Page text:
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This article is part of the supplement: Twentieth Annual Computational Neuroscience Meeting: CNS*2011

Open Access Poster presentation

Conditional intensity/point process model of task-related prefrontal spiking: effects of performance

David M Devilbiss*, Craig W Berridge and Rick L Jenison

Author Affiliations

Psychology Department, University of Wisconsin, Madison, WI 53705, USA

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BMC Neuroscience 2011, 12(Suppl 1):P160  doi:10.1186/1471-2202-12-S1-P160


The electronic version of this article is the complete one and can be found online at: http://www.biomedcentral.com/1471-2202/12/S1/P160


Published:18 July 2011

© 2011 Devilbiss et al; licensee BioMed Central Ltd.

This is an open access article distributed under the terms of the Creative Commons Attribution License (http://creativecommons.org/licenses/by/2.0), which permits unrestricted use, distribution, and reproduction in any medium, provided the original work is properly cited.

Poster presentation

The spiking activity of neurons in the prefrontal associational cortex (PFC) of animals engaged in cognitive tasks is posited to reflect diverse set of independent cognitive and behavioral processes required for the successful attainment of future goals. Additionally, a neural representation of past information (i.e. spike history) is likely critical for performance in these delayed-response tasks of working memory. In the current study, we used a conditional intensity - generalized linear model (CI-GLM) statistical framework to determine the degree to which spike history and components of a delayed-response task predict PFC neural spiking as opposed to traditional peri-event time histogram (PETH) analysis approaches. The final CI-GLM model takes the form,, such that the conditional intensity function λ(t|Ht) is predicted by a generalized linear model from a series covariates where (µ) is the intercept of the equation representing the background level of activity, represents an autoregressive process of order (K), and is the design matrix of each event-state (r) for each sample in time (t) of the behavioral task and βr are the estimated weighting parameters. The discretized time for increasing spiking history durations is represented as ΔNt–k with γk representing the autoregressive coefficients. We found that in rats performing a PFC-dependent delayed-alternation task of working memory, the vast majority of PFC neurons participate in the representation of more than one task-related event-state (multiplexer neurons). Additionally, the size of functional neural groups or cell assemblies was critically linked to the level of behavioral performance (Fig. 1). Poor behavioral performance was not solely associated with an attenuation of spiking activity, but instead the activation of inappropriate assemblies during error trials may actively direct the animal towards an incorrect choice. Furthermore, we demonstrate that spike history improves predictions of neural activity within the PFC. In particular, the event-state most strongly associated with spike history effects was when animals revealed the decision to enter a particular maze arm. Combined, these and other results suggest that PFC spiking activity may reflect an overarching action-plan or policy rather than multiple independent cognitive processes.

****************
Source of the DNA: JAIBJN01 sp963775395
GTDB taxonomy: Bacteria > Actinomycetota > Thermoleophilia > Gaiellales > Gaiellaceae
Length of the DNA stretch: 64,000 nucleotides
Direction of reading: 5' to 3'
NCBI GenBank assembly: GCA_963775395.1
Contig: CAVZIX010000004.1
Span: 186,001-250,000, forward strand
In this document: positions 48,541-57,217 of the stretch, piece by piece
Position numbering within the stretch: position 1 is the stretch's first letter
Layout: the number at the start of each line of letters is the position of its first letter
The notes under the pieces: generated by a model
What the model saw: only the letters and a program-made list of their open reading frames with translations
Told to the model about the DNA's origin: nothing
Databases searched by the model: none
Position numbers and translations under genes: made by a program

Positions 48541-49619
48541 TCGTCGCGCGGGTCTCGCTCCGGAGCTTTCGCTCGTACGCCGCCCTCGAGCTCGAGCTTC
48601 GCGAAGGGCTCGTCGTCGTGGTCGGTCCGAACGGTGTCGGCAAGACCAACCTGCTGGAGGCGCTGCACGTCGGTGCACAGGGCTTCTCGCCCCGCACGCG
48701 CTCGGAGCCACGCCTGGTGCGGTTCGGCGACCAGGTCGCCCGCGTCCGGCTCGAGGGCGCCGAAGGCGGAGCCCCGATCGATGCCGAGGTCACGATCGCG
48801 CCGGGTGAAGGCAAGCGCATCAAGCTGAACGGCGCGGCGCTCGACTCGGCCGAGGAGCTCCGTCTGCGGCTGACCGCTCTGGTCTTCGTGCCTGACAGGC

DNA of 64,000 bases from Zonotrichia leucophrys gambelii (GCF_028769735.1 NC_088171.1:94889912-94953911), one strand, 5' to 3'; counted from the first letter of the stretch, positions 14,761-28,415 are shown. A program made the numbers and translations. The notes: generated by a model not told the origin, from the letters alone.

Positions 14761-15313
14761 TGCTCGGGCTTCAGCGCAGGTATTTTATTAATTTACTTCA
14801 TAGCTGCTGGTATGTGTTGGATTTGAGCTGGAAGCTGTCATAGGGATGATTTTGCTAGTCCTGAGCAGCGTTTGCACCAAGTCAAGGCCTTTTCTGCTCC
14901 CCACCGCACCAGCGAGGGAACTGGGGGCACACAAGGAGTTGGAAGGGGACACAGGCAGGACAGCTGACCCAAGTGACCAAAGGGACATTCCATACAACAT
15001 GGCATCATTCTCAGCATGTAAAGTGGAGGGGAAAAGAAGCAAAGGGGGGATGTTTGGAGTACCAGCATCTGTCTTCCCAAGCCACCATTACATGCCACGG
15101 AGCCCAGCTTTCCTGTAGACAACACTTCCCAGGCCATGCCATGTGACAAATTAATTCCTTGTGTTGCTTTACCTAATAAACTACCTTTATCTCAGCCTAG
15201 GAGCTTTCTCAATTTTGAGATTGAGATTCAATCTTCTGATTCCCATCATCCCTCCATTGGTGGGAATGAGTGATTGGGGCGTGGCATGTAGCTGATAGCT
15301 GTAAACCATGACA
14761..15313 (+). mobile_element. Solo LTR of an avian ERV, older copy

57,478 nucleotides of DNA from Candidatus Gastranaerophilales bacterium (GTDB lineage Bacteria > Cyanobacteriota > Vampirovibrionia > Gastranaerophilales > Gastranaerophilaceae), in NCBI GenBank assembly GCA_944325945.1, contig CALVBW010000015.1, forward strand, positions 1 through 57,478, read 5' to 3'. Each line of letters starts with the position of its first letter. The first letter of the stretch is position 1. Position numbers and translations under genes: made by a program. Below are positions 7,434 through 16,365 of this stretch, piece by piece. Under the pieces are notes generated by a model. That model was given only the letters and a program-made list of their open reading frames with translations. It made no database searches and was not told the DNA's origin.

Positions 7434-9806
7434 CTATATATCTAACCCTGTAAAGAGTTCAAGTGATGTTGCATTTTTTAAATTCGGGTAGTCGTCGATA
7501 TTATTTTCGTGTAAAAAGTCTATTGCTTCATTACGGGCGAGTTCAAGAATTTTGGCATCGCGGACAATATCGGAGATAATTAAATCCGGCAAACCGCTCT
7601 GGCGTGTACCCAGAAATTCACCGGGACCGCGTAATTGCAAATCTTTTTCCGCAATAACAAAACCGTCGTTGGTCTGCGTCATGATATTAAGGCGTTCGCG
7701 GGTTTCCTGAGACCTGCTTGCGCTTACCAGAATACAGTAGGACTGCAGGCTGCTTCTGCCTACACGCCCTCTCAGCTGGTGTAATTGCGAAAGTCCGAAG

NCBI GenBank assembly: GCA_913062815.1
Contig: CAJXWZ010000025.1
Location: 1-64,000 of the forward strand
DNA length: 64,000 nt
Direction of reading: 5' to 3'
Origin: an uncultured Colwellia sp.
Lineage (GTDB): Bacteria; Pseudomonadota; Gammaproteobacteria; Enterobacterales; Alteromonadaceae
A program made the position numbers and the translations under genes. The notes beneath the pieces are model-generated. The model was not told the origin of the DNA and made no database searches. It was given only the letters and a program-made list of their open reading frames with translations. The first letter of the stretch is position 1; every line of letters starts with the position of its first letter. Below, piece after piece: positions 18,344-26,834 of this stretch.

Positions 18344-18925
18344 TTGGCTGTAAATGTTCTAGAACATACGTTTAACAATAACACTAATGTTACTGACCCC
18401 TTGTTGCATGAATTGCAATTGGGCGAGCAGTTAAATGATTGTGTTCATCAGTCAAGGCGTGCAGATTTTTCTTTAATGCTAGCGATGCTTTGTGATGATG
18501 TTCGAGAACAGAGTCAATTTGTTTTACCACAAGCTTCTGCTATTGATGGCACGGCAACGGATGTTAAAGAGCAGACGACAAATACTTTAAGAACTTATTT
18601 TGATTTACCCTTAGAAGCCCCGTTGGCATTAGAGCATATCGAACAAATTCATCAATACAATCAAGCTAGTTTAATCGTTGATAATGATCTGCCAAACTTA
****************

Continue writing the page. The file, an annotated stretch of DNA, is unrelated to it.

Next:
thumbnailFigure 1. Heterogeneous plPFC neurons participate in and multiplex multiple functional ensembles. Plotted are the percentages of neurons for which task event-states (see Supplemental Material, Fig. S4) associated with this task significantly predicts the spiking activity of these cells. Colors and bar height directly reflect the percent of neurons representing each event-state. A.) Event-states related to correct trials with a left spatial goal. B.) Plots of event-states during error trials. The diagonal of each panel represents the number of neurons significantly related to a single event-state. Off-axis bars are the 1st order interactions such that values represent the number of neurons shared between these cell assemblies. Delay intervals are represented by the largest neural assemblies. Error trials exhibit deteriorated and smaller cell assemblies.